If it wasn’t for the many triggering topics treated and the 7 million dollars budget, it could have been one of those indie films that are defined as “visionary” and “underrated” by the same people who are now saying it’s meaningless and superficial.
Assassination Nation follows four teen girls fighting against their entire town: everyone wants to kill them because they think they’re behind the massive hacking attack that made all of the community members look oh-so-bad for their oh-so-nasty secrets.
Dealing with an over-saturated and exaggerated portrait of contemporary America, it was obvious for Levinson to touch themes as racism, transphobia, gun violence and rape.
Not surprisingly, Assassination Nation split the audience and the critics in half.
They can all agree on the fact that Levinson does a great job in showing the poisoned apple that social media fed us for almost a decade. Of course, social networks give you the power of your image, you can get thousands of likes for what you are, what you look like and what you think. But the film warns there could be consequences.
Sam Levinson’s not blaming, he’s photographing reality while adding a neon aesthetic that makes everything more virtual-like, which explains the exaggeration of the plot itself.
David Fear in Rolling Stone slightly misread the picture when he wrote that “it wouldn’t be the first movie to flirt with sex-and-violence sensationalism to get everyone hot and bothered while doling out mixed messages — sure, why not have your characters go on about being oversexualized as young women at the same time you’re actively objectifying them.”
Underdressed girls with guns have always been on our screens, but in Assassination Nation there is a sort of balance between objectifying and empowering these femme fatales of the second millennium. The oversexualized teenager chooses to look oversexualized, and she holds a gun with confidence, determination, and sass. She’s bored of judgmental comments on whether or not her boobs are going to create a massive controversy. She’s aware of her body, of her power, and she uses it to get what she wants.
Criticising the film for its “overuse of social media as a signifier of Western Civilization’s decline” as though that was farfetched, or saying that this movie “abuses split screen” like that wasn’t a strong stylistic choice, misrepresents this piece of contemporary art. David Fear also talks about a “nihilism chic”-kind-of-vibe, and he’s right.
There are cold dialogues with a fuck-you attitude. The immature IDGAF mentality flips completely during the plot, it served to introduce the environment of a typical American town. The film deliberately looks empty from a narrative point of view, and escalates quickly, making violence even more meaningless. The cop screams “We are good people!” while trying to kill four underage girls, explaining in a few seconds what is the real problem of violence: the mentality behind the person holding the gun.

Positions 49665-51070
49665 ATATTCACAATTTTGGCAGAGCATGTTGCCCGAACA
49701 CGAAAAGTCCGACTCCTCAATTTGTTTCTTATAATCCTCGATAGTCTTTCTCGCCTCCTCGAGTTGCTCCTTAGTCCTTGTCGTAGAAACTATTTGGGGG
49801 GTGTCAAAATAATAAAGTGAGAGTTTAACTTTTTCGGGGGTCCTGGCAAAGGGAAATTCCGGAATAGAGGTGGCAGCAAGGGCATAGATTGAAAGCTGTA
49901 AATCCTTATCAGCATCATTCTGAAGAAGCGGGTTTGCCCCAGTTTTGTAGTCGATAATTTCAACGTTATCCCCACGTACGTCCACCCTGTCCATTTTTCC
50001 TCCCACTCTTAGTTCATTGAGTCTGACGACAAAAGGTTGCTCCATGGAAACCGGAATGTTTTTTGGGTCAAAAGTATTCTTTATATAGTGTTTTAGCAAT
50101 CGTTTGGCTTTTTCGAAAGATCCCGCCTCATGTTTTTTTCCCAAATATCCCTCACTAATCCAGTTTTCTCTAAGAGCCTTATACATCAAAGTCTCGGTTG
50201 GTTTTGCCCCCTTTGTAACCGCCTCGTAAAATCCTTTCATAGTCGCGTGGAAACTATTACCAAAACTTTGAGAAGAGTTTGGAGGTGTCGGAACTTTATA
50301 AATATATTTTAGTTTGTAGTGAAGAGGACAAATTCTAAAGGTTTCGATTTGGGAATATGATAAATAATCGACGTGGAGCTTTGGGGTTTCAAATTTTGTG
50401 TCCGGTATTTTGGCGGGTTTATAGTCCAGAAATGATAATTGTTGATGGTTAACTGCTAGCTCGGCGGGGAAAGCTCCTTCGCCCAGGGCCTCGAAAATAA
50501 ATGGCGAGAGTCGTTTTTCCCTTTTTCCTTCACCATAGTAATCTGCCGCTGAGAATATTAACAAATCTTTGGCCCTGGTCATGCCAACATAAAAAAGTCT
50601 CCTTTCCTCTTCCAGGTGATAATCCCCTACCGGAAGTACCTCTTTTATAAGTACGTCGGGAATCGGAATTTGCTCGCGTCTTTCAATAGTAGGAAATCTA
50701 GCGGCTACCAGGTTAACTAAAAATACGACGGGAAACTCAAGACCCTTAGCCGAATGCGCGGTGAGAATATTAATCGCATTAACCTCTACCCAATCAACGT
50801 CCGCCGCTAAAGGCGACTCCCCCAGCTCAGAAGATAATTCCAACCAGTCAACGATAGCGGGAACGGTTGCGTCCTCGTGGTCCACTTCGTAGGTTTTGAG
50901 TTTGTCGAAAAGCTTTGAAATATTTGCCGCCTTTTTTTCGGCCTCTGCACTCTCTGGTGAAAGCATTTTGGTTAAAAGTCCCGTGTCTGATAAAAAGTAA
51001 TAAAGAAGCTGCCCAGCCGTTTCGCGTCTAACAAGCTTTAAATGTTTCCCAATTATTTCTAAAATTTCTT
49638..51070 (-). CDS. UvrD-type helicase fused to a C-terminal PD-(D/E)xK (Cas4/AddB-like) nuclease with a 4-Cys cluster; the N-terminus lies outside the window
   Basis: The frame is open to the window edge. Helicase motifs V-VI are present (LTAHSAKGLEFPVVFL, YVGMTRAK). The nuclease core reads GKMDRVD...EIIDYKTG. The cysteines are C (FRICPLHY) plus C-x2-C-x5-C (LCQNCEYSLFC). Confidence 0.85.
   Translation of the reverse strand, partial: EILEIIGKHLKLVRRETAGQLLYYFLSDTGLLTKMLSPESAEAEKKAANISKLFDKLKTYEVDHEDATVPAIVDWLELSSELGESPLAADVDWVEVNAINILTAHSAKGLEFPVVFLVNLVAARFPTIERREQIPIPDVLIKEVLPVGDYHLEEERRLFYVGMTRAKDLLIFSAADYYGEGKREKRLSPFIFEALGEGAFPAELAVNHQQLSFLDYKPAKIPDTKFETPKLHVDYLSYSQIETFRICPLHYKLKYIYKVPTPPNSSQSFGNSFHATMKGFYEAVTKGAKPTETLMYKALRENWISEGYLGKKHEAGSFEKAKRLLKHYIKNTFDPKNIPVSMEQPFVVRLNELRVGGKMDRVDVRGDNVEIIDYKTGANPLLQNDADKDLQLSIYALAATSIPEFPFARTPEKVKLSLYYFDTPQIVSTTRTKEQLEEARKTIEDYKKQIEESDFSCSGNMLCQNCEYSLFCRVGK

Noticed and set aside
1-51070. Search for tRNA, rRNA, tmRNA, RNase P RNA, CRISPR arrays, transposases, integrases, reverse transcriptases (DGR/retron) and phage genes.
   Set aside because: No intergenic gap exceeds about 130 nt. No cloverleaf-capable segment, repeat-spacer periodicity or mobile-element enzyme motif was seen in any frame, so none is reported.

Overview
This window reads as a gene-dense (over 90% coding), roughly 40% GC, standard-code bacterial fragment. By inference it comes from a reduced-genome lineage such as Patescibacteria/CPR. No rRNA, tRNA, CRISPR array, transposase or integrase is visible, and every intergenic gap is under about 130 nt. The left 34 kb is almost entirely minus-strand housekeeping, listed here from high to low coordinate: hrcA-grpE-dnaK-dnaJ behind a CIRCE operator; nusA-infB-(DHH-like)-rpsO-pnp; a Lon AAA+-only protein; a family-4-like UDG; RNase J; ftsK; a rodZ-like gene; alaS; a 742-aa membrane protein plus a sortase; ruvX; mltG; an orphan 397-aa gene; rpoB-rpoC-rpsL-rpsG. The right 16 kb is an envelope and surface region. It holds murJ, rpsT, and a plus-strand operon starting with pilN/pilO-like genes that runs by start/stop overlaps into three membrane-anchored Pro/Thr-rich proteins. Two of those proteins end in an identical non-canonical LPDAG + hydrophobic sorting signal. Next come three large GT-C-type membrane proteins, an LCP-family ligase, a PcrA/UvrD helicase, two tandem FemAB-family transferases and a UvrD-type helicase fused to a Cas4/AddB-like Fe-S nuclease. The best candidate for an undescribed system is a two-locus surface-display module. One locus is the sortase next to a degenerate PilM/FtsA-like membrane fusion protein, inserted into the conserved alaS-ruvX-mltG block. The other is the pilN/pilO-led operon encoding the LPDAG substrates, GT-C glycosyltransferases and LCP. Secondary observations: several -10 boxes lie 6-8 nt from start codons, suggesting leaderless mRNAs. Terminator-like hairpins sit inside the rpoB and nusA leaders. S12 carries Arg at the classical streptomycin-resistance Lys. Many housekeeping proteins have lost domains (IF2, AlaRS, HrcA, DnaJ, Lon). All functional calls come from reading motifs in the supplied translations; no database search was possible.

Sam Levinson’s goal is not to make people delete their Facebook accounts in fear or kill the police.
Centennials might overuse eyeroll emojis and share a concerning apathetic view on the future, but they also have an unprecedented open mind. In the movie, there’s a transsexual girl among the four main characters and it has not even been a massive deal because we are facing a generation that’s okay with self-expression and the annulment of taboos.
The criticism to this film reflects the criticism on Centennials, seen as a generation of entitled and lazy children.
Levinson attempted to swim in cynicism-infected waters and wasn’t sunk because he has shown his characters in all their glory and flaws. The cinematography may be garish, and the subplots may not go anywhere, but it doesn’t undermine this saturated portrait of America in all its hypocrisy.
Adam Graham of Detroit News shares doubts about the ending, where there’s “a marching band performing Miley Cyrus’s “We Can’t Stop,” it’s unclear if it’s meant to be enjoyed ironically, which ironically makes it a good summation of the movie.”
As it happened with the final music number on the season finale of Euphoria, Levinson chooses a song to represent his characters. There’s zero irony. It’s a metaphor of the United States: Assassination Nation’s marching band crosses the main road of a town full of corpses, killed by gunshots the night before, but it can’t stop, any more than Americans can stop the stars-and-stripes dream from becoming a nightmare, or smiling while their world falls apart.
By Mauro Colarieti